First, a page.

That leaves the Greens - who with only 1 MP can't really split - and the Conservatives as the only national UK parties still in one piece. For the PM it's a staggering achievement, in both senses of the word. I'm guessing that being in power is a key gravitational pull on some of Mrs Mays backbenchers, they all saw what happened to Douglas Carswell.

Update: ooops, spoke too soon. Still, they were last to split, even if only by 48 hours.

Update 2: no reference to the Conservative Party on Justine Greenings Twitter feed or homepage. It's quite an achievement to complete her whole biography with no mention of the Conservatives either.


Wednesday, February 13, 2019

Church of England - Evangelism on the Agenda

It would seem an obvious thing for a church to prioritise evangelism. Jesus parting words were 'go and make disciples of all nations' (Matthew 28), and the outcome of Pentecost was that the first disciples would be witnesses to Jesus (not 'do' witness but be witnesses). After a serious finger burning exercise in the 'Decade of Evangelism', it's exciting to see the CofE picking the ball back up.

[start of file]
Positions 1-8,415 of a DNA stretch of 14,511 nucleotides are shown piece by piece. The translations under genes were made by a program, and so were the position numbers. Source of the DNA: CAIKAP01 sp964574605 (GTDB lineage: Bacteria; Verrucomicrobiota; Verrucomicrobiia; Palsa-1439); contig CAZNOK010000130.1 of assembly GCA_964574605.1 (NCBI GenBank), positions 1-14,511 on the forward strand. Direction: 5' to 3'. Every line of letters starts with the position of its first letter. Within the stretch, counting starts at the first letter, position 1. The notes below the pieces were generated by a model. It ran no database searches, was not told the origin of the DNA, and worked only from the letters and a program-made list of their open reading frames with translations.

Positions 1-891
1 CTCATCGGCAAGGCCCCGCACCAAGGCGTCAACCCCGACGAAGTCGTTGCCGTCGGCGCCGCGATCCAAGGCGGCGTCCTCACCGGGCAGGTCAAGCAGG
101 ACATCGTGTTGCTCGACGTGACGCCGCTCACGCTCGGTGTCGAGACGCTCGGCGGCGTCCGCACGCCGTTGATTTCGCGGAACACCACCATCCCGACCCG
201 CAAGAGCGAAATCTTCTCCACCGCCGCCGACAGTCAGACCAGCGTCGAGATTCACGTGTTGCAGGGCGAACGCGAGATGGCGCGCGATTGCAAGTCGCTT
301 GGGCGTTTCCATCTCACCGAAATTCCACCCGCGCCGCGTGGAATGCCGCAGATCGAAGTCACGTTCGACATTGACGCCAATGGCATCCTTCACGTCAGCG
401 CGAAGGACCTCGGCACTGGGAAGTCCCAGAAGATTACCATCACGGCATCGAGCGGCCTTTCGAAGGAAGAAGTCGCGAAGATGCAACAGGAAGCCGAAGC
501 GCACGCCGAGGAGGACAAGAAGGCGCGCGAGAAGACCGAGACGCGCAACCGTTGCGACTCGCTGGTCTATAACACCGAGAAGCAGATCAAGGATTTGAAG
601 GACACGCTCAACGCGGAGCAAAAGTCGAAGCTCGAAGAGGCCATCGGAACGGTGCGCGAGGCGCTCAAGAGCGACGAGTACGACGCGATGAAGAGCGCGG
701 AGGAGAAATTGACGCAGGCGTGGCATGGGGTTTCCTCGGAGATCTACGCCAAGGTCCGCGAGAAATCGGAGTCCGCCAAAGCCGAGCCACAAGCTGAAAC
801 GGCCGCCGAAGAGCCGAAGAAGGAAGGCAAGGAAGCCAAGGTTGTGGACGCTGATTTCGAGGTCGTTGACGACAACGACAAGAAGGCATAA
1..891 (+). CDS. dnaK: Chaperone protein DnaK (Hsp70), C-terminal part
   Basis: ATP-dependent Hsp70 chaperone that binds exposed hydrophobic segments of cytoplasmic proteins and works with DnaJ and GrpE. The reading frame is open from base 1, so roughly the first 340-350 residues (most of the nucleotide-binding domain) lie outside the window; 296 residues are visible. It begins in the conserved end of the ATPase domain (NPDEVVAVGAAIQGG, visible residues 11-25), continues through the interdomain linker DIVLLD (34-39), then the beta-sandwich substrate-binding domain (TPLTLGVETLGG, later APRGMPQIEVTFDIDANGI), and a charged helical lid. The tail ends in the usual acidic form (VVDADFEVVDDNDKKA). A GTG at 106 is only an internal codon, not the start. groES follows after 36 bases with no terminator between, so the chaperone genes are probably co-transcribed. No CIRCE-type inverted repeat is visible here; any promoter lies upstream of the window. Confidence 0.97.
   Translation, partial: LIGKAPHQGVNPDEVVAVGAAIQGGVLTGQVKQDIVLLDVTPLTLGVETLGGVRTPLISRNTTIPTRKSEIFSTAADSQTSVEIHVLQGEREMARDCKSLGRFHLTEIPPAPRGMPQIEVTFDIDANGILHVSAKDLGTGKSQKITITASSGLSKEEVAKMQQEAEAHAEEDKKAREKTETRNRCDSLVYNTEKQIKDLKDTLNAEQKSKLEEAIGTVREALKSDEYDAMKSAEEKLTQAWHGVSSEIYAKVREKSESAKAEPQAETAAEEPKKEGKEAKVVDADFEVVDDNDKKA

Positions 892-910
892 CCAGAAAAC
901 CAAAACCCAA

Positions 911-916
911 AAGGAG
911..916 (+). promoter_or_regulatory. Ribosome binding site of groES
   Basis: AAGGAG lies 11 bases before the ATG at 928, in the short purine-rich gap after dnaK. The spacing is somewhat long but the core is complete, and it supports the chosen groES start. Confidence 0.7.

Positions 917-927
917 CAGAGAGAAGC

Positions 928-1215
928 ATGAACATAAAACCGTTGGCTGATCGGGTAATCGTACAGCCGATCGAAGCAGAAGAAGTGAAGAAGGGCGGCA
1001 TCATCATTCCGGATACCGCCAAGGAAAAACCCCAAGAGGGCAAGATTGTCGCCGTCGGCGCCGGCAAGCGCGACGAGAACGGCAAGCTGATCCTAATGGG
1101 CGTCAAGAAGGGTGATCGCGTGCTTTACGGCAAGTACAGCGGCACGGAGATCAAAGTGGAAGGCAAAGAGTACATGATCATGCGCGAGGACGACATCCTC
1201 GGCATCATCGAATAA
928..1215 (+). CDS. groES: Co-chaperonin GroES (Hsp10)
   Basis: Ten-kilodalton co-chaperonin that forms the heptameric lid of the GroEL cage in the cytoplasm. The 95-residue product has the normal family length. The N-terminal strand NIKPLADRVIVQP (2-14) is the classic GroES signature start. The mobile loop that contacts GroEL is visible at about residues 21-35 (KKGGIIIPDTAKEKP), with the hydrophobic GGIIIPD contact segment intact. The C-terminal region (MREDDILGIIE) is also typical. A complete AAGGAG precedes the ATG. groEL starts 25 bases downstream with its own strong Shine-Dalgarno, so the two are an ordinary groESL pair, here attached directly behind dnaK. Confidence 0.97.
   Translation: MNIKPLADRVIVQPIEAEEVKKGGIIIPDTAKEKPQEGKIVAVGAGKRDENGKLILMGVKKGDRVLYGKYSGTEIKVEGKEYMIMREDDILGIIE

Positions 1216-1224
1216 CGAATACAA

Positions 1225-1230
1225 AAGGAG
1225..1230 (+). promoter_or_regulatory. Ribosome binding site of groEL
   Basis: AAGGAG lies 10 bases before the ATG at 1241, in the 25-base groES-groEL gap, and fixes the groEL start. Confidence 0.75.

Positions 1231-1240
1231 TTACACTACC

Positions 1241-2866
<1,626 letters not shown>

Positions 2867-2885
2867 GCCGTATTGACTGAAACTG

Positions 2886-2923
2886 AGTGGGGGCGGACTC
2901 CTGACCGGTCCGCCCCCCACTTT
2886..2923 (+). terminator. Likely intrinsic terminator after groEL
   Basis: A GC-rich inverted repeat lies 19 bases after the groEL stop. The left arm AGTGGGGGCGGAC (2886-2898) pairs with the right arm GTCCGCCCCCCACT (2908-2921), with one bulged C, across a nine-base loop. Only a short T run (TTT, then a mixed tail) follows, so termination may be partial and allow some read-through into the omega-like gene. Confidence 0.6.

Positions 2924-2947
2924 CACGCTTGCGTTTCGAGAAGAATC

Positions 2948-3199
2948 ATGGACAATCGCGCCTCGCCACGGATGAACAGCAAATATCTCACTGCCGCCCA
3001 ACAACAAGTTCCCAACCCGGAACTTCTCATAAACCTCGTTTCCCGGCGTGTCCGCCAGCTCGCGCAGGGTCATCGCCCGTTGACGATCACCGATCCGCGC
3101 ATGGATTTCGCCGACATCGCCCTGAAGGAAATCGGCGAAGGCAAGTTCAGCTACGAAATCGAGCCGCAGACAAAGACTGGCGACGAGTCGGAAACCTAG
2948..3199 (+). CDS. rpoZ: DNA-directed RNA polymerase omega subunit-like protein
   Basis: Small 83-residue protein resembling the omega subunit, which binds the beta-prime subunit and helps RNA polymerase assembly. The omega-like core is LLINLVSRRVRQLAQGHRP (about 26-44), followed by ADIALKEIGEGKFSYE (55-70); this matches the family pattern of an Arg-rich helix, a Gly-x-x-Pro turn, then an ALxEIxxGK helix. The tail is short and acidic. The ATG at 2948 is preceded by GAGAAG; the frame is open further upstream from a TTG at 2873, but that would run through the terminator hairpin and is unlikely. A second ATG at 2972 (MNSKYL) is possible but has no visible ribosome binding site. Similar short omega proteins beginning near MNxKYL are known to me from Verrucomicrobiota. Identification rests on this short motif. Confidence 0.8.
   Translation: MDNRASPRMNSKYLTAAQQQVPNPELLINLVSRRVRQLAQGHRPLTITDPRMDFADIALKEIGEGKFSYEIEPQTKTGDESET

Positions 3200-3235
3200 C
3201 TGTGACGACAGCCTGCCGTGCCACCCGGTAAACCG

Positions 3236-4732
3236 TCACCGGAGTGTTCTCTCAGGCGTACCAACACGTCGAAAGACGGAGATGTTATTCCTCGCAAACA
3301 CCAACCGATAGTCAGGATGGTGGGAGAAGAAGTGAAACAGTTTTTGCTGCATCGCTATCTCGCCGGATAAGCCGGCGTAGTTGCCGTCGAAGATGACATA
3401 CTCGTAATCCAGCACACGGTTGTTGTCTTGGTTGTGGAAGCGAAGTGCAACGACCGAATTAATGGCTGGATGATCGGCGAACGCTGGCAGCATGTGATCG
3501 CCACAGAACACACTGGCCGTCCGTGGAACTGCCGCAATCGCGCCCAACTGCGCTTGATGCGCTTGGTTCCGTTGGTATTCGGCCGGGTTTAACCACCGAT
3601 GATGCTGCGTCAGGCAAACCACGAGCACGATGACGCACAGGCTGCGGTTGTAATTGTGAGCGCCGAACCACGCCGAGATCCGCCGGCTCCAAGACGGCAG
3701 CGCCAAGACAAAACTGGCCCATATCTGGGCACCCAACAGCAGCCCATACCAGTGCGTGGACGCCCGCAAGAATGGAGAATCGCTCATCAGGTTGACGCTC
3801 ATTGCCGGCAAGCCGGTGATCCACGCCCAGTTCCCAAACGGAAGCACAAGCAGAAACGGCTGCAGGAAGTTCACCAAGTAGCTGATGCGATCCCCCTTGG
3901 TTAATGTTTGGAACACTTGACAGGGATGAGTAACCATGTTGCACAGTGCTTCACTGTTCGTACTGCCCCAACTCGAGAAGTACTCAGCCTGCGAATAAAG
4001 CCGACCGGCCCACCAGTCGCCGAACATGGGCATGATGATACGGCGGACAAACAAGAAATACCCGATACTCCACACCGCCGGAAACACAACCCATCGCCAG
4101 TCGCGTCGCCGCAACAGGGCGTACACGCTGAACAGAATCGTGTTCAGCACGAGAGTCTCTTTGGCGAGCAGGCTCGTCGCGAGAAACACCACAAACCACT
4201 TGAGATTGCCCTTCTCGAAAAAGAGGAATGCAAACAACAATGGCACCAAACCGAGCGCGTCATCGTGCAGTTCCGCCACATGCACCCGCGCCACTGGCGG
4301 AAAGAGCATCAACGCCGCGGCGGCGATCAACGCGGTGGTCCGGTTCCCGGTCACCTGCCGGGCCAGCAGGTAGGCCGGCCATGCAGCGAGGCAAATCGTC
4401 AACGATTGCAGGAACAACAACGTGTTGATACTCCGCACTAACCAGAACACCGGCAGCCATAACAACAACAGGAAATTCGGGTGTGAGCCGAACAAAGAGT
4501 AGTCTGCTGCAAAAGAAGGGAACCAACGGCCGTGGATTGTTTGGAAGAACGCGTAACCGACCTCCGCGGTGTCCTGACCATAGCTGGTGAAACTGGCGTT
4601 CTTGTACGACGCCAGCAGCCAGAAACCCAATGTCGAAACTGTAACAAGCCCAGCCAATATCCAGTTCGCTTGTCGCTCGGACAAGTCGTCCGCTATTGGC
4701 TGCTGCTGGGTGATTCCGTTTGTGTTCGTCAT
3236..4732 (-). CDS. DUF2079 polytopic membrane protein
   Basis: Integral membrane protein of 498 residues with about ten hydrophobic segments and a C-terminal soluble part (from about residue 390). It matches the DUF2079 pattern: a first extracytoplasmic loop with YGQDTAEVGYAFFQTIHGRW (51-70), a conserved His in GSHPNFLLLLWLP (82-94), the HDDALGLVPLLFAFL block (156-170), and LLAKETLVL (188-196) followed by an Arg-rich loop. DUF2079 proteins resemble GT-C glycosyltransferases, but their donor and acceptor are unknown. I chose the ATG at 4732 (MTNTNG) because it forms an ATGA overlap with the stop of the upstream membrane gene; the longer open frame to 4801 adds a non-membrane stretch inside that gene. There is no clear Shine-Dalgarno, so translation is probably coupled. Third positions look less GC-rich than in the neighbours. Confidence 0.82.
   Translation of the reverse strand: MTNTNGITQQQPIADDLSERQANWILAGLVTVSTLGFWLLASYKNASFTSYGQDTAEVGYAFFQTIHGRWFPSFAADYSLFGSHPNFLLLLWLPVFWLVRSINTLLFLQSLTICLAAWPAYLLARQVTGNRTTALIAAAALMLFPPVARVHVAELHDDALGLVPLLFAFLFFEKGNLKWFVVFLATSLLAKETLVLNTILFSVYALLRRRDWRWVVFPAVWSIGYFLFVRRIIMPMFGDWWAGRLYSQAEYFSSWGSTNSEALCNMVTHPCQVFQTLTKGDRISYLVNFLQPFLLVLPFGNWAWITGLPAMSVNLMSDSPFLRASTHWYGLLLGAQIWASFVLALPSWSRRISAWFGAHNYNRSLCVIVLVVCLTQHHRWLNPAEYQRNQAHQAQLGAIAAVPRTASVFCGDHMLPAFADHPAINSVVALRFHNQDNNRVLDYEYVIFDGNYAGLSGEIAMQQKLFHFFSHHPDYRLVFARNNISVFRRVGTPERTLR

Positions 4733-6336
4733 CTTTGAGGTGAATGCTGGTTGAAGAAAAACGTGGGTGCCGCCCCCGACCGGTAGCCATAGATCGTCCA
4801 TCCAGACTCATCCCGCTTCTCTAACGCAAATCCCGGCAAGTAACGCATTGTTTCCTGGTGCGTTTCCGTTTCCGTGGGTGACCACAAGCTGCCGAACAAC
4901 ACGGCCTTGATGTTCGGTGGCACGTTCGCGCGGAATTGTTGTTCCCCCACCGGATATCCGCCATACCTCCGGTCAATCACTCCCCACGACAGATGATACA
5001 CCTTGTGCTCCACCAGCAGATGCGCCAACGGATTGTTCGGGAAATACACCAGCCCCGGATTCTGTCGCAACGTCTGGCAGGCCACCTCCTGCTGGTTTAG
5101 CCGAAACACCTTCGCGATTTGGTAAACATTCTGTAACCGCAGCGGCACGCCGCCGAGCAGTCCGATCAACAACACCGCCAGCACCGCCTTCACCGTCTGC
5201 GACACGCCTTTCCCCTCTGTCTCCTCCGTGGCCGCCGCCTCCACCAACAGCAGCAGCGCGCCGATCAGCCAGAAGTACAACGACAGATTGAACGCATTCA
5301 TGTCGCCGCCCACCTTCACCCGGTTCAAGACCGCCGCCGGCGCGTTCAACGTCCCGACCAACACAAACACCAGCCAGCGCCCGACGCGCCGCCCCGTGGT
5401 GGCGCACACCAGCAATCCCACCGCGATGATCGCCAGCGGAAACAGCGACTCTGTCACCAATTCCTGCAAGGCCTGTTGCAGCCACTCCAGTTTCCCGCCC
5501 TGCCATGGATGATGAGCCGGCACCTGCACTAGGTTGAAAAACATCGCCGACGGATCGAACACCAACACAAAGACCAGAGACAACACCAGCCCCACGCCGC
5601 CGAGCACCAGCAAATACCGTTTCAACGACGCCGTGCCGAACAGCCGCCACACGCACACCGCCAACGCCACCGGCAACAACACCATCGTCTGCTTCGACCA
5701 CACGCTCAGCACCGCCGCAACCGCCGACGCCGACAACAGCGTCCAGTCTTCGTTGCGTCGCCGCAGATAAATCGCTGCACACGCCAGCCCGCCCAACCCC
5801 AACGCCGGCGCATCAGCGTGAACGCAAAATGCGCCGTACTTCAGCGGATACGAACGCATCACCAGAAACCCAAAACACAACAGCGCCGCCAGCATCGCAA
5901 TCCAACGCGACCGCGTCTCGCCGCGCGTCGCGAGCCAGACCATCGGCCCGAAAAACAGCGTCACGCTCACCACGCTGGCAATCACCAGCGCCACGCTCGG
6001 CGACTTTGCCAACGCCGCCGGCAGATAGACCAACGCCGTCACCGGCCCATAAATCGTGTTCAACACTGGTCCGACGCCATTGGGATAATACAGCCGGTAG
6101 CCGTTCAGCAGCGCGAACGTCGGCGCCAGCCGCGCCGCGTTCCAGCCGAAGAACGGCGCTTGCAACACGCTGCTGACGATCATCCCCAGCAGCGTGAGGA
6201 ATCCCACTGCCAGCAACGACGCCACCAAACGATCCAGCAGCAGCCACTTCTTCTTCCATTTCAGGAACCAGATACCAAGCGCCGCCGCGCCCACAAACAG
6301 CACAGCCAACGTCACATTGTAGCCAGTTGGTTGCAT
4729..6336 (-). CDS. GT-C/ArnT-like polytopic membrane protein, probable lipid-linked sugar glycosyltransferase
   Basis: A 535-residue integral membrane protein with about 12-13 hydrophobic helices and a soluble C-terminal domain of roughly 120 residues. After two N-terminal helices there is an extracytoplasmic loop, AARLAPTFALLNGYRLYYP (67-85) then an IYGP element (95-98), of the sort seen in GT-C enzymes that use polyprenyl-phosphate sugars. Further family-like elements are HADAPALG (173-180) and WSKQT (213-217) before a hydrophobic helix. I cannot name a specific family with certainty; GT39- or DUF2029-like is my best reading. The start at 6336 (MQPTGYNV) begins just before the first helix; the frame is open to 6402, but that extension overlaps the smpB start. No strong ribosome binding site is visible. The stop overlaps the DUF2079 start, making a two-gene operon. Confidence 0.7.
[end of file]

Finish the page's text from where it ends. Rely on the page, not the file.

General Synod next week has a large chunk of time devoted to evangelism. I used to witter repeatedly about the failure of the national CofE to engage with mission, one reason this blog is a bit quieter than usual (apart from having 2 1/2 years without a full time colleague) is that I've less to complain about.

As well as debates on Estates evangelism, and growing faith in families and schools, Synod is also going to be asked to approve GS 2118. Calm down now, I know you're excited. If approved, the national parliament of the CofE will be signing up to 4 headline commitments
1. That every worshipping community makes evangelism a priority
2. That every parish gets involved in 'Thy Kingdom Come', a (now global) prayer initiative focused on seeing more people come to faith